certain sound or learn to hear different sounds. Then you need to learn how
to approximate those sounds with the equiptment available. Sometimes simple
is better because of the ease of operation.
[Editor's note: A number of excellent and popular pickups and preamps
are not reviewed here.]
Fishman Thinlines are a previous generation before the Matrix Systems which
now include a preamp on board. Thinlines were the standard of the industry
for many years, before and during the recent advent of combination with mini
mics. They sounded very mid rangey and were harder to set up than the Matrix
pickups because they had small crystals set into polymer to pick up each
individual string. Since in essense the pickup had six pickups in it, you
could have problems balancing the output of each string depending on the
pressure and angle of the sadle on the pickup. Martin pickups and preamps are
made by Fishman and are the same products. Thinlines had that distinctive
dull string thud when you hit the strings hard and require alot of eq and
processing alone to make them sound like a real acoustic guitar. Try EQing
the mids out, bringing the lows up around 70 hz and boosting the highs aroung
10k. Adding a touch of harmonizer or chorus, and then a little exciter helps
to take the edge off the brittle high end, but once again you are then
carrying several processers and that can get expensive and weighty.
The Matrix system comes in a natural and a hot and features a preamp that is
attatched to the end pin mjack ot the guitar. the Preamp is not for volume as
preamp suggests, but for EQ. The tone is alot smother than the Thinlines. The
pickup itself is one consistent sensor down the length of the pickup so
there is not as much problem with getting a balance of string output. The
Matrix Natrual is geared for those wanting a smoother warmer guitar sound
while the Hot is geared for the acoustic/electric player in a band setting
who needs more midrange to cut through the rest of the music. Matrix systems
can be used with a mini mic as the Thinlines can but require soldering a
smart switch also which can be very difficult. It is a chip that requires you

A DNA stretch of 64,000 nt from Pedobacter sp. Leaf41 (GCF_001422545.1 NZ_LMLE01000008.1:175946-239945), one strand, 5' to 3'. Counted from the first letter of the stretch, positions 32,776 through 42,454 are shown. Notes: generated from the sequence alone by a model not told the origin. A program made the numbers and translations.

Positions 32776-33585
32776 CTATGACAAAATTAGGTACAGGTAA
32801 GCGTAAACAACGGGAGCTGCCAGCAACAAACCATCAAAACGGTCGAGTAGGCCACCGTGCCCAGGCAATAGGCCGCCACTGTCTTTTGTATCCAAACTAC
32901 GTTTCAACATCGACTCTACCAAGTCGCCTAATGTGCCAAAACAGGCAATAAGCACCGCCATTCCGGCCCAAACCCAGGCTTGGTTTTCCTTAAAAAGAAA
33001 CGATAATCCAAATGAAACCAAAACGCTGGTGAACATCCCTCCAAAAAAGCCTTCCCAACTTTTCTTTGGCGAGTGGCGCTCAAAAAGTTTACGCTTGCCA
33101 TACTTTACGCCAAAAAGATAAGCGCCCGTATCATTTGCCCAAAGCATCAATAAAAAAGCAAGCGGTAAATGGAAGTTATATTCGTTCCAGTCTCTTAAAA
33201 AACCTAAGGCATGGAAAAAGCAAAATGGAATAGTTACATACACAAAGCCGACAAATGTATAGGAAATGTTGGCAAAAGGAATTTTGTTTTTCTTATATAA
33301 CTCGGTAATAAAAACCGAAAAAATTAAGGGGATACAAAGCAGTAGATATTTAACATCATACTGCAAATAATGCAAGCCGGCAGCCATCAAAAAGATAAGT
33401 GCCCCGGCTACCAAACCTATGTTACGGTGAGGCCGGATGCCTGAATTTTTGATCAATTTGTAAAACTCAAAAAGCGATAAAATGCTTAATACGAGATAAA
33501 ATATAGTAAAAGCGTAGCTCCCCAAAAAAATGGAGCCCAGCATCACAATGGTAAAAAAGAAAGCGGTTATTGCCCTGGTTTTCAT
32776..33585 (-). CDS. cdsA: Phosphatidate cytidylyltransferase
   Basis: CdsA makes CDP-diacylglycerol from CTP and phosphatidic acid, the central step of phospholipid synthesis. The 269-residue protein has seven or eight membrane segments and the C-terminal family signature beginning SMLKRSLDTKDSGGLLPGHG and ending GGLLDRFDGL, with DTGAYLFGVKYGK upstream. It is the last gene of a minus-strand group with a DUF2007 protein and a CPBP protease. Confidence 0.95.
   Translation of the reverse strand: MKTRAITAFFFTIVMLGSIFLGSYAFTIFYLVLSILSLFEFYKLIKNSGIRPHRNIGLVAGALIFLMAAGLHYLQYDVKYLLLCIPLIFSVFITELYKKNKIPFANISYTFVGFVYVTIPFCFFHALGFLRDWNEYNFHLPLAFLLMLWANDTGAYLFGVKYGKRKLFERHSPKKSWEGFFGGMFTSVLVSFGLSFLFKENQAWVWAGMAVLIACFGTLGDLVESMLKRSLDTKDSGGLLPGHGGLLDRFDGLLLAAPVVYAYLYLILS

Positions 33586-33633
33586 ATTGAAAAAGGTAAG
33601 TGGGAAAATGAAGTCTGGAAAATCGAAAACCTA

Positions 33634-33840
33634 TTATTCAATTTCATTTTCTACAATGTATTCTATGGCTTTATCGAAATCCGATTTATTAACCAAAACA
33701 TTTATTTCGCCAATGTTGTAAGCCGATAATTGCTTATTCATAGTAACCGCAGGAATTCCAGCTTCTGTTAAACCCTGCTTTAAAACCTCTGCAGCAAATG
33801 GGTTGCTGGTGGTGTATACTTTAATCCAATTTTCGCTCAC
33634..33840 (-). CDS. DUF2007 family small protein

to solder about six solder joints onto a small circuit board with some of the
connection having three wires attached. Professional installation is a must.
The Matrix Natural system along with the Crown Mini mic supplied by
fishman was the favored sound in the Acoustic Guitar Magazine pickup test
shown in the Oct.'95 issue.
[Editor's note: The test was actually run by ASIA, the Association of
Stringed Instrument Artisans; Acoustic Guitar reported it.
Several setups received ratings as favorable as the Matrix/Crown system.]
This system is great for fingerstyle guitarist
and flat pickers too. This system requires a battery that is mounted on the
sound block of the guitar. These batteries must be taken out when traveling
by plane so they do not rattle around in the guitar doing dammage. It is
easily done by loosening the strings. It has a life span of about 90 hours.
Please use rechargable batteries. These pickups are probably the most used
and also have the biggest support system. There are many more preamp products
designed for use with them and so are deigned to sound better with them.
The Sunrise pickup is very popular also especially among slide and finger
style guitarists who do alot of hammering and percussive guitar work. It
sounds very much like an arch top jazz guitar because of it's humbucker
design. Main advantage that people like is that it has very smooth low end.
Sunrise pickups do not require a battery, but do require that you install
a mini plug in the guitar so you can remove it when you travel. It is a
heavy pickup and can damage the guitar if it falls or breaks out of the sound
hole. This is not fun to do as you need to take the strings off the guitar
and then unscrew the retainer clips which are inside the sound hole. If the
screws fall in which they can easily do especially if you have a smaller
sound hole this can be tedious.
Some swear by the Sunrise. It has more of an arch top jazz guitar sound
than the Fishman, but look at the people who use them, Leo Kottke and
Michael Hedges who both have styles that are conducive to the pickup. Both
of these players have distinctive sounds that are enhanced by the
Sunrise. Sunrise pickups are hand made in limited numbers each year. That
means some times it can be hard to get one. They are are also more expensive
than the Fishman pickup with a preamp and have less output.
If you use two or more guitars it is recommended you use the same pickup
system in all of them because of voulme and significant tone differences.
This can make a switch during a show very disconcerting as volume and tone
needs to be adjusted.
The Highlander pickup has MartinSimpson, Crosby and Nash recomending it as
well as luthiers who say it sounds great so if you have interest in it check
it out. There are not many who uses highlander and that says alot about it's
acceptance as an industry standard. So there are fewer people who have
installed them.Highlander also requires a battery and is a little more
expensive than the Fishman Matrix system. The Highlander 2 can be used with a
mini mic also.
- Fishman pro EQ
- The Fishman Pro EQ is designed for use with a pickup only. Although fishman
designs theie product to be used with Fishman pickups, the Pro EQ can easily
be used with any pickup, including electric guitars and bases.